Google has ramped up its campaign against Australian laws to make it pay for the news it uses, adding a bold, yellow banner to all web results from its Australian search engine.
The hard-to-miss banner ads send viewers to a YouTube video rubbishing the laws, and represent an escalation of the trillion-dollar firm’s war against the proposal from Australia’s competition watchdog.
But its move has attracted criticism from media experts and members of the public alike, with more than third of reactions to its YouTube video a “thumbs down” amid scathing comments.
The search giant’s latest move comes just one week after Google Australia managing director Mel Silva said the company would “stop making Google search available in Australia” if the News Media and Digital Platforms Mandatory Bargaining Code was passed into law.
Ms Silva said the withdrawal would be “a bad outcome for us but also for the Australian people,” but the company would only pay to support journalism under its own proposed News Showcase format.
If passed, Australia’s news code would force Google and Facebook to negotiate with registered media outlets over sharing revenue for using their news stories on the digital platforms. All news outlets with revenue of $150,000 a year could register for payment.
Following Ms Silva’s Senate appearance, Google launched an ad campaign on social networks featuring the ad that now appears above all Australian search results, including searches for news outlets Channel 9, The Guardian, The Sydney Morning Herald, The Age, Gizmodo Australia, Ausdroid, Finder, and News Corp publications including The Daily Telegraph, Herald Sun and The Courier-Mail.
A Google spokesperson said the extension of its campaign was about “providing information to our users, as we have the entire way through this process, to ensure they know our position, which is that we are willing to pay to support Australian journalism and are proposing reasonable changes to the law to make it workable”.
The company’s video has split its audience, however, attracting more than 19,000 downvotes — more than half those who liked it — and comments about “bullying” behaviour.
Swinburne University media senior lecturer Dr Belinda Barnet said Google’s argument in the video was “disingenuous” for suggesting that paying for links would “break the web” when the company itself raked in billions of dollars from digital ads placed around search results.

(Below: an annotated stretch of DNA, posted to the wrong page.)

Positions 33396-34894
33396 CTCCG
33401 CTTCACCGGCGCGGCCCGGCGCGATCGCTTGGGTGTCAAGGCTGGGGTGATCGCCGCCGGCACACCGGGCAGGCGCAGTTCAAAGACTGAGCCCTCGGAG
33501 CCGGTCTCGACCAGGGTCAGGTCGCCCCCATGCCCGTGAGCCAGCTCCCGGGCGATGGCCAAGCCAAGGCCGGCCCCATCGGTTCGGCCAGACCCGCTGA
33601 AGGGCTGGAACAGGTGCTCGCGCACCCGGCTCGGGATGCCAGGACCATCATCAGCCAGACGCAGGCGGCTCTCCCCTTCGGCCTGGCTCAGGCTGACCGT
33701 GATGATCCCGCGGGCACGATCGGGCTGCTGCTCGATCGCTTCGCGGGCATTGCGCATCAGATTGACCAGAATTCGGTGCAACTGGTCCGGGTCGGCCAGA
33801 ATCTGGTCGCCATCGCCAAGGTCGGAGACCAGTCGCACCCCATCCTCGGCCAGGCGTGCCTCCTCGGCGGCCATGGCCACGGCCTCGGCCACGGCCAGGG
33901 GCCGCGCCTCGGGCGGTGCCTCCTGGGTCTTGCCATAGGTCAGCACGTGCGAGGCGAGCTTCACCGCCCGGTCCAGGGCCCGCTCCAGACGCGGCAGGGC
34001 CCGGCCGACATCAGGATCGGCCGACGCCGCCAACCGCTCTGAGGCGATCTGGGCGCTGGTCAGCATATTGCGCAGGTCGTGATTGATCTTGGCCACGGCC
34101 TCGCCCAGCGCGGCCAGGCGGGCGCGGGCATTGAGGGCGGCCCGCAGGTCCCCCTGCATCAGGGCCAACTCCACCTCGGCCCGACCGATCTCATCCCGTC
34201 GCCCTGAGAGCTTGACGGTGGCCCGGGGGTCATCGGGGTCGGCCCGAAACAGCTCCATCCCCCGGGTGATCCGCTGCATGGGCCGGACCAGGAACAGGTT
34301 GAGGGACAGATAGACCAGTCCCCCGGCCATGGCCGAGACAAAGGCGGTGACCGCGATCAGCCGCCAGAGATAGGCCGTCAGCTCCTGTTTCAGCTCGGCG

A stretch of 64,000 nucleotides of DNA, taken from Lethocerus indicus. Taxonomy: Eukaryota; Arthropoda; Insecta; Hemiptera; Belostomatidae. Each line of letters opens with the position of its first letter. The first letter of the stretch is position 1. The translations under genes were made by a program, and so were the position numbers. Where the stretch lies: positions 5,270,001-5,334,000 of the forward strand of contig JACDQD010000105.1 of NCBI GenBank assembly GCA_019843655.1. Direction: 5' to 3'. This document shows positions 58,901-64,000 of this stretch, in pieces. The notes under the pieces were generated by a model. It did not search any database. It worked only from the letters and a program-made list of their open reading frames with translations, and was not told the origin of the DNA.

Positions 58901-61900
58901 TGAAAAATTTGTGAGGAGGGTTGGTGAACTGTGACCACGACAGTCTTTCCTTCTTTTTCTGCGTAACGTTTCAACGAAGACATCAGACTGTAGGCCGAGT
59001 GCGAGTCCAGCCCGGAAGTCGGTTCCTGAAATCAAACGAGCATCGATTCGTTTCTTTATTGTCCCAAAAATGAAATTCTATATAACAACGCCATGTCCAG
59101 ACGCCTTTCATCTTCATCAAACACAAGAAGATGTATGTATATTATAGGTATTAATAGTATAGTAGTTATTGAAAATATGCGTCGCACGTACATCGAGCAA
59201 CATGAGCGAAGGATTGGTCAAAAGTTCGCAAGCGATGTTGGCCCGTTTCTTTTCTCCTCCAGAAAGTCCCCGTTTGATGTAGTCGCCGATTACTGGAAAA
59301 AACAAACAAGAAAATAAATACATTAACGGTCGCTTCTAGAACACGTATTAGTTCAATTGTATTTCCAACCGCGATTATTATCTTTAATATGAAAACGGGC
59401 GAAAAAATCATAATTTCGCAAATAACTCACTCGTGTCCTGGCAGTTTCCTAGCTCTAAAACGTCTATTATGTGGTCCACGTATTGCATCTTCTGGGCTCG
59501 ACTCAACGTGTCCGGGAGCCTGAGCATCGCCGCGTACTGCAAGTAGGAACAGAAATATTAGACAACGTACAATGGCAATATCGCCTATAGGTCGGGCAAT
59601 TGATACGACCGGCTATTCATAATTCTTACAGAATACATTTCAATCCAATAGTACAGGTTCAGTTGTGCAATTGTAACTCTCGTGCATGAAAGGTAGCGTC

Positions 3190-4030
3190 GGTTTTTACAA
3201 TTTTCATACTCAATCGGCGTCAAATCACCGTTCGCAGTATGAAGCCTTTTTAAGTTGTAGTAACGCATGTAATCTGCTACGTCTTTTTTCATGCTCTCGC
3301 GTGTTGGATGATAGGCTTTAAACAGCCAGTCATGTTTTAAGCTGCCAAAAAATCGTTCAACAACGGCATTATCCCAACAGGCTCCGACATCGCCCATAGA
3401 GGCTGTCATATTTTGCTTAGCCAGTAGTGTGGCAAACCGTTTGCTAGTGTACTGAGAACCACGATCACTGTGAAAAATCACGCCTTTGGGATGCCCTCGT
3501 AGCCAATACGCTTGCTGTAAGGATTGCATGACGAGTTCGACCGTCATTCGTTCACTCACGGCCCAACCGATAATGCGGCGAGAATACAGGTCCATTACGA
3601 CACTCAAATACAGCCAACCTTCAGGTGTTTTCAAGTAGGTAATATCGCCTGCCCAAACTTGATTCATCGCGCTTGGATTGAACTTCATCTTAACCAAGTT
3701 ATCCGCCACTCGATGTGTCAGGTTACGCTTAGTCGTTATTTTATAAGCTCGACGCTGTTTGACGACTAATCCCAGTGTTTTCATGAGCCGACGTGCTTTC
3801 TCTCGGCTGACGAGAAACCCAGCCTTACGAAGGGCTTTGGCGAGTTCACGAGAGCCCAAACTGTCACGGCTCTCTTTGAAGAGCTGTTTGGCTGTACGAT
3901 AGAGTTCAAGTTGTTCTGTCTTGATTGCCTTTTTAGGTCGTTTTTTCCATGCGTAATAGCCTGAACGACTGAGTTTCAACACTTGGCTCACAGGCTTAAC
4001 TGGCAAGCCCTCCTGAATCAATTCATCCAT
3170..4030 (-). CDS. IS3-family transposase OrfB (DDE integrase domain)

Dr Barnet said the video also underlined that Google was only willing to pay for news reporting if it set the rates and the rules, in this case under its proposed News Showcase product.
“They are not willing to support journalism or news unless it’s on their own terms and via their own product, which is a walled garden,” she said.
“News Showcase is a product, just like Google Maps, and in paying for news through that product they are keeping it separate from the main search results. They’re not willing to pay for journalism or news content on anyone’s terms except their own.”
Google first announced its News Showcase plan in June last year — just a month before the Australian Competition and Consumer Commission outlined its plans for the news bargaining code.
The scheme, funded by $1.3 billion for all publishers worldwide over three years, initially included a handful of small Australian publishers, including Solstice Media, but Australia’s inclusion was suspended after the launch of the draft news code.
News website The Conversation this week reported that Google had sought to “resume discussions” over a deal, however.
ACCC chairman Rod Sims said Google’s proposed solution, while a sign of progress, was also an example of a “take-it-or-leave-it offer” from the tech giant without room for negotiation or an even playing field.
“In the end — and this is important — the decision about what (Google’s News) Showcase will look like, how it will operate, and whether it offers the news business a Showcase deal is all entirely up to Google,” Mr Sims told the Senate inquiry.
“This is why the Showcase product does not address the imbalance in bargaining power that the code is designed to remedy.”
The Senate inquiry into the news bargaining code will continue on Monday, with a final report due by February 12.